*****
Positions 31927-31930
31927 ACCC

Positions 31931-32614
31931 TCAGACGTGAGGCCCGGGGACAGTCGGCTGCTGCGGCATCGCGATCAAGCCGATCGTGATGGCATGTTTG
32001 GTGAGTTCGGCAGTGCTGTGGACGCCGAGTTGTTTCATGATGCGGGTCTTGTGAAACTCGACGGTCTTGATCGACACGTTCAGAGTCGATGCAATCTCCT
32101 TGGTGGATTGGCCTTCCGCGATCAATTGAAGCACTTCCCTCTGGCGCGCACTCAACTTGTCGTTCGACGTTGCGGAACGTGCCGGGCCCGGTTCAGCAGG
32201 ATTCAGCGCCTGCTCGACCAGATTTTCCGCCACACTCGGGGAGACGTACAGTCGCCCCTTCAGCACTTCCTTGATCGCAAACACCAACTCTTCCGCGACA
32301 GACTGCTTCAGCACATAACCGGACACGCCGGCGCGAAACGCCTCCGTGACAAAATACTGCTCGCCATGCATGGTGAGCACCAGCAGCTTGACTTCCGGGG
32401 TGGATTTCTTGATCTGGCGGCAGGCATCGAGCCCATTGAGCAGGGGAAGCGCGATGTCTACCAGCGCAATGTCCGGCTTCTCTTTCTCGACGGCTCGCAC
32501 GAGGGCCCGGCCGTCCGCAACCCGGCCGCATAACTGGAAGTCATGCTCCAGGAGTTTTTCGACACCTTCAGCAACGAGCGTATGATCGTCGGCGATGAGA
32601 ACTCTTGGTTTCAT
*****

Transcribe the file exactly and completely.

Positions 31927-31930
31927 ACCC

Positions 31931-32614
31931 TCAGACGTGAGGCCCGGGGACAGTCGGCTGCTGCGGCATCGCGATCAAGCCGATCGTGATGGCATGTTTG
32001 GTGAGTTCGGCAGTGCTGTGGACGCCGAGTTGTTTCATGATGCGGGTCTTGTGAAACTCGACGGTCTTGATCGACACGTTCAGAGTCGATGCAATCTCCT
32101 TGGTGGATTGGCCTTCCGCGATCAATTGAAGCACTTCCCTCTGGCGCGCACTCAACTTGTCGTTCGACGTTGCGGAACGTGCCGGGCCCGGTTCAGCAGG
32201 ATTCAGCGCCTGCTCGACCAGATTTTCCGCCACACTCGGGGAGACGTACAGTCGCCCCTTCAGCACTTCCTTGATCGCAAACACCAACTCTTCCGCGACA
32301 GACTGCTTCAGCACATAACCGGACACGCCGGCGCGAAACGCCTCCGTGACAAAATACTGCTCGCCATGCATGGTGAGCACCAGCAGCTTGACTTCCGGGG
32401 TGGATTTCTTGATCTGGCGGCAGGCATCGAGCCCATTGAGCAGGGGAAGCGCGATGTCTACCAGCGCAATGTCCGGCTTCTCTTTCTCGACGGCTCGCAC
32501 GAGGGCCCGGCCGTCCGCAACCCGGCCGCATAACTGGAAGTCATGCTCCAGGAGTTTTTCGACACCTTCAGCAACGAGCGTATGATCGTCGGCGATGAGA
32601 ACTCTTGGTTTCAT